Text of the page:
We forgot to say that this lower story is righteousness. It has always had a very numerous population. The Old Testament saints nearly all dwelt here. Here John the Baptist toiled. Here live today a large number of legal, not evangelical, Christians. They are under the law. Here are many good Methodists, Baptists, Congregationalists, Presbyterians, Episcopalians and Protestants generally. All unconsciously they make obedience to the law the ground of their justification, while they have in their hands the New Testament, which declares that by the deeds of the law shall no flesh be justified, for by the law is the knowledge of sin, not deliverance from its guilt and power. It is an irksome, uphill business this earning salvation. It is always attended by a discouraging sense of failure. The sincere and devout portion of the vast Roman Catholic church here dwell under the yoke of religious bondage, both priests and people dying in gloom illumined with a single ray of hope that they may escape hell and get into purgatory, a figment of pagan mythology utterly unknown to revelation. I am so charitable as to believe that the truly pious among them will find the gate of heaven open at their coming, and that they will be saved on the same terms as any other image-worshipping pagans, through the spirit of faith and the purpose of righteousness. By this we mean the disposition to embrace Christ, the object of faith, were he properly presented to their faith, and the desire to keep the moral law were it clearly revealed to them without the chaff of traditional errors. Here again are God-fearing Mohammedans, who follow their best light, a few ethical rays from our Bible struggling through the dense fog of the errors of Islam. Here are two other classes of honest and prayerful Unitarians, those Jews who, through mis-education, rather than from badness of heart, have their eyes blindfolded to the beauty of Christ, the true Messiah, and those self-styled liberal Christians who in sincerity worship the Father, but cannot call Jesus Lord because they have not the Holy Spirit; over whose eyes cataracts have grown so that they cannot see the Central Sun in the heavens of Christian theology, the divinity of the Son of God. So far as these classes, blinded by prejudices of education and misled by blind religious guides, follow that path of righteous living revealed by the light which faintly comes to them through clouds of error, so far they may be accepted of God through the mediation of his Son, "though," as John Wesley says, "they know him not." They cannot be classed among the willful rejecters of Christ. They may be saved as servants, though they have not lived as sons. They have always dwelt among the bondmen and have been actuated by servile motives. If they have ever heard of Jesus Christ, the great emancipator who makes "free indeed," through some misconception of their privilege or of his power they have failed to appropriate his proclamation of liberty.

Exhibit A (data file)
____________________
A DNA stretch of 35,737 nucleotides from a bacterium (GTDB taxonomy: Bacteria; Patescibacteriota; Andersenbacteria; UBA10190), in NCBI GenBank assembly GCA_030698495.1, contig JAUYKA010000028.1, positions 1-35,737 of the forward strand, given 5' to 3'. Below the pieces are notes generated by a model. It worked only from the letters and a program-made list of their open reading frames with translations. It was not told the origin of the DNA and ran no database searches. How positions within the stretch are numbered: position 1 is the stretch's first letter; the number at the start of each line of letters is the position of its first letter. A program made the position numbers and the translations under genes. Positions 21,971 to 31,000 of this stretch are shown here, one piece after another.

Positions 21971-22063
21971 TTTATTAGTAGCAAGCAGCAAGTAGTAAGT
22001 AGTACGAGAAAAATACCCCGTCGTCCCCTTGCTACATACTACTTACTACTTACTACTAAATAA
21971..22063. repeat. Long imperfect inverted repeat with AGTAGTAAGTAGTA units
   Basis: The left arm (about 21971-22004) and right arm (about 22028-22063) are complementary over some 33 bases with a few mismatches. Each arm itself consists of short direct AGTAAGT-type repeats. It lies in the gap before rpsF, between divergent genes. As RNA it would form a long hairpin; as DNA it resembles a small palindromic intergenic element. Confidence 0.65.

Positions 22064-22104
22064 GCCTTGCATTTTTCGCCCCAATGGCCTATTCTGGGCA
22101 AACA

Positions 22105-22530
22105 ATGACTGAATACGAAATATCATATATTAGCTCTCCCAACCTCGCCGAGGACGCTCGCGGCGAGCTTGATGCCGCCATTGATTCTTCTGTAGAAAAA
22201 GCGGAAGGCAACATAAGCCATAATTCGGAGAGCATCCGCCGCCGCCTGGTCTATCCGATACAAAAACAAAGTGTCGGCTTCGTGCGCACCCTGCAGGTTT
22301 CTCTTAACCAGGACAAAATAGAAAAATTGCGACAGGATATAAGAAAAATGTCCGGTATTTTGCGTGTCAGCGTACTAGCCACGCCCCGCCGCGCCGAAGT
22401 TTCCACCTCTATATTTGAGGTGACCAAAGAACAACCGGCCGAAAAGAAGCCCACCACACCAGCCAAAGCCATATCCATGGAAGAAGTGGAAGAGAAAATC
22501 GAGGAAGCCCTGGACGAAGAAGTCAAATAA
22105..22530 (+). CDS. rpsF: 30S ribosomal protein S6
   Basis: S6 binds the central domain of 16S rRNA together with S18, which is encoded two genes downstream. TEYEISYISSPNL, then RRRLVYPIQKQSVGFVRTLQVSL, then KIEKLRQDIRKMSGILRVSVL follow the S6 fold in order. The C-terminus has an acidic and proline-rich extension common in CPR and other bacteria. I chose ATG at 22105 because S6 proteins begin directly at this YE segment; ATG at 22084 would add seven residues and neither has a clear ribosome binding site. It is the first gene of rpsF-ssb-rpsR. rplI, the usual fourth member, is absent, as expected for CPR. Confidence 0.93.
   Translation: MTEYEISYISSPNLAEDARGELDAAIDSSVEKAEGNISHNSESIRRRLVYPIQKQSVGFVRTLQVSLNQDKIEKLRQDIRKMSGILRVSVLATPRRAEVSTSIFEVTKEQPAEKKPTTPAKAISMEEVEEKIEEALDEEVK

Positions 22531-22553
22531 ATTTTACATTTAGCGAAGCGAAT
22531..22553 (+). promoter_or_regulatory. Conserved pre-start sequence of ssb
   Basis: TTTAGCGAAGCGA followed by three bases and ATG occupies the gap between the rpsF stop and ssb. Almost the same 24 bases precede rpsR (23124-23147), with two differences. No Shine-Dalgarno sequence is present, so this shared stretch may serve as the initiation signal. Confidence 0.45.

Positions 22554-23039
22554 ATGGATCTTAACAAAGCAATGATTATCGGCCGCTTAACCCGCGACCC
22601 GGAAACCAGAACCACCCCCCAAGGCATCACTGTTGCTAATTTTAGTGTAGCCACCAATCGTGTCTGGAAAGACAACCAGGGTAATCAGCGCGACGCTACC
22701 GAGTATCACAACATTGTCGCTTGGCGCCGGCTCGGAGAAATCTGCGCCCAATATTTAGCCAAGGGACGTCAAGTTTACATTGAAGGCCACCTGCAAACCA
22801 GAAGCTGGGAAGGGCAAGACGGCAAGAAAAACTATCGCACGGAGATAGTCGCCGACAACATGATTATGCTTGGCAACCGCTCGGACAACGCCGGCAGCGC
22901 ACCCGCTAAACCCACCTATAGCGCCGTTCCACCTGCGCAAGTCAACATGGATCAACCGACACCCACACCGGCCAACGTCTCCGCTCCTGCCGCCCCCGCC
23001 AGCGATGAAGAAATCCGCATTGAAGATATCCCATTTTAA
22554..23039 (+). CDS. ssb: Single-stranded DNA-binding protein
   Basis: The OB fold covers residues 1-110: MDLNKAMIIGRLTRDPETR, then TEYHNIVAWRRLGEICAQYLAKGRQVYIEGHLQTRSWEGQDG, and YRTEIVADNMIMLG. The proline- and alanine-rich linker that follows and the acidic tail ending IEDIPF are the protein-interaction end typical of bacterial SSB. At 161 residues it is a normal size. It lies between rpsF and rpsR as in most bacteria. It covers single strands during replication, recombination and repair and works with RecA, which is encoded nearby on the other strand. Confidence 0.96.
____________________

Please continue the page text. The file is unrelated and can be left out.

The difficulty with those who serve God in the legal spirit is that their acts of obedience are viewed as duty, a word not found in the Bible in the sense commonly ascribed to that term. Acts of duty are consciously performed. These are they who are legally right because they honor law. But they do not freely and spontaneously love the Lawgiver. They are like boys learning to write by painfully imitating the teacher's copy. Their action is constrained and not spontaneous and free. In the legal stage of religious experience we are thinking only of the law and its rewards and punishments. People who abstain from crime under the pressure of this motive are worthy of some commendation, for they are better citizens than those who disregard all the sanctions of law. But we reserve our highest commendation for those citizens who because of their love for their fellow-men spontaneously fulfill all the requirements of law, unconsciously obeying its precepts and refraining from its prohibitions. They help the cripple who falls in the street; they feed the hungry; they refrain from theft, adultery and murder because of the feeling of philanthropy and love of virtue, and not because of any law human or divine.

Jesus Exultant, Chapter 7.